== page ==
Wind gusts and wooden structures created an optimal environment for wildfire destruction in Lahaina
Updated Aug. 11, 2023
A wildfire outbreak on the Hawaiian island of Maui disrupted life for thousands of people when flames damaged or destroyed homes starting on Tuesday, Aug. 8. In addition to potentially extensive property damage, the fires forced thousands of evacuations; disrupted communication systems and transportation networks, including cell service, road closures and flights; and burdened firefighting efforts.
The situation in Maui is currently ongoing. The full extent of the damage will be unknown for some time. The cause of the Maui fires is currently under investigation.
CoreLogic® estimates 3,088 residential homes with $1.3B in total reconstruction cost value within preliminary wildfire perimeters.
CoreLogic estimates approximately 3,088 single- and multifamily residential properties with a combined reconstruction value (RCV) of $1.3 billion are within three preliminary wildfire perimeters (Figure 1) on Maui (Table 1). The majority of residential properties are located within Perimeter 1 where Lahaina is located.
|Reconstruction Cost Value
Table 1: Number and total reconstruction cost value (RCV) of residential homes within preliminary wildfire perimeters on Maui
CoreLogic used satellite-derived wildfire hot spot data from the National Oceanic and Atmospheric Administration (NOAA) to create preliminary wildfire perimeters on the island of Maui. Please note, these are not official perimeters and are subject to change.
Note, not all properties within the perimeters sustained damage. A structure that was damaged may not have sustained 100% loss up to the full reconstruction value. The number of damaged properties will be a subset of the total 3,088 homes. The RCV figures presented above represent the cost of completely rebuilding the existing structure. The RCV amount includes the costs of materials, equipment and labor, but does not include the value of the land or lot.
Extreme Gusts Likely Fueled Building-To-Building Spread
Early reports indicate extensive property damage and loss of life on the island of Maui. The greatest concentration of damage is in Lahaina (Figure 1), a town on the island’s western coast. Flames burned the Baldwin House, the oldest home on Maui, as well as many other homes and businesses. According to the County of Maui press release from Aug. 9, 271 structures were damaged or destroyed in Lahaina.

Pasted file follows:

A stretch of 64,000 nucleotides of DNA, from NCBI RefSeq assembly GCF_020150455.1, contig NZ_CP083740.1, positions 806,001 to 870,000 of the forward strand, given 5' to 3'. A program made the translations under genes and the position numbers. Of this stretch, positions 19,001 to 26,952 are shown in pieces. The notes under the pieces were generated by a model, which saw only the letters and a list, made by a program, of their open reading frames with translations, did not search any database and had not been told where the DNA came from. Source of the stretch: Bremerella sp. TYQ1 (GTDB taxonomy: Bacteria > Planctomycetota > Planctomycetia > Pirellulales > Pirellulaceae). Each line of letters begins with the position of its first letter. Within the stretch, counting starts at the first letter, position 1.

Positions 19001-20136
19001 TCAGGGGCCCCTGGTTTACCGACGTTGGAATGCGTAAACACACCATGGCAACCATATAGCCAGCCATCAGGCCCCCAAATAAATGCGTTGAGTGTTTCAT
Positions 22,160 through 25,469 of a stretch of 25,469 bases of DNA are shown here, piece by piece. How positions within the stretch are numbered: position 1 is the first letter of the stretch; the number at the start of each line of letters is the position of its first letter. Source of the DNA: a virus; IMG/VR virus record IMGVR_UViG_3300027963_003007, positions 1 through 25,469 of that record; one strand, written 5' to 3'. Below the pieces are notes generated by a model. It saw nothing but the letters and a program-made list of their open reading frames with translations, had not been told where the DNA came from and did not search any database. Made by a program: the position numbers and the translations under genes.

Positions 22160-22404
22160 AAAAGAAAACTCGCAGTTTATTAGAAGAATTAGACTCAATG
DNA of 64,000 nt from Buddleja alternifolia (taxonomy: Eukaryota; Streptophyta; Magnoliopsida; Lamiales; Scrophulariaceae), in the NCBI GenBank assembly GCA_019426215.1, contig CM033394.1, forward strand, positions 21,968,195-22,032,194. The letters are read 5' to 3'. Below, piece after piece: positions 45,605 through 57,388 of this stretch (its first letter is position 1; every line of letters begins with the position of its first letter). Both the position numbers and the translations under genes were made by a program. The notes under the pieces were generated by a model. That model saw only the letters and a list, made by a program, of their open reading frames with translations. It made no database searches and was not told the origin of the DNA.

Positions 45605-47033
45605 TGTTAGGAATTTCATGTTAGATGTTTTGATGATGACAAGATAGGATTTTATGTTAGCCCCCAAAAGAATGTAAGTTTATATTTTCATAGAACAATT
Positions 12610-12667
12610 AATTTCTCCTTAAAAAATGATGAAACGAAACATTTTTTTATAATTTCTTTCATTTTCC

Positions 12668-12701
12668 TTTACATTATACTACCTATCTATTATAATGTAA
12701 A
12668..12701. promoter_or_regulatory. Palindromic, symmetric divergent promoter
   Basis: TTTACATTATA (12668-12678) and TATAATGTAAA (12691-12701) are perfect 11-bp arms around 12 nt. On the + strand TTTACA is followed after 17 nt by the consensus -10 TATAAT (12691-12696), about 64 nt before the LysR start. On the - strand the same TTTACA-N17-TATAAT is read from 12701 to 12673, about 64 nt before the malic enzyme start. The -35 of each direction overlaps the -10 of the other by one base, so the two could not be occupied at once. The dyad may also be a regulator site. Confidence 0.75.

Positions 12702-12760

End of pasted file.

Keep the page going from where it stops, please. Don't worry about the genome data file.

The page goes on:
High-speed winds, extreme gusts and building construction materials are likely the biggest drivers of wildfire spread in Lahaina.
“The source and ignition of the fire are still undetermined, but once the fire moved into the more developed regions of Lahaina, it appears the fire was able to intensify and spread very quickly,” said Dr. Thomas Jeffery, CoreLogic Principal Wildfire Scientist. “The winds likely pushed embers and flames into the built environment, and then the buildings in Lahaina became the primary source of fuel for the expansion of the fire. Many of the residential properties in Lahaina appear to have wood siding, and a number of them have elevated porches with a lattice underneath. Both are characteristics that make the residence very vulnerable to either ember or direct flame ignition. The reported wind speeds and comprehensive urban damage indicate that what likely happened in Lahaina was a true urban conflagration that could have been the result of an initial grass fire.”
The 60 mph wind gusts resulted from a pressure gradient extending across Hawaii. A high-pressure ridge over the northern Pacific Ocean and the low-pressure center of Hurricane Dora, which was 500 miles south-southwest of Hawaii, created a strong pressure gradient, fueling the gusts and amplifying wildfire-spread rates.
The CoreLogic Hazard HQ Team will continue to watch the situation in Hawaii. Updates may be provided when the full extent of damage is more known.
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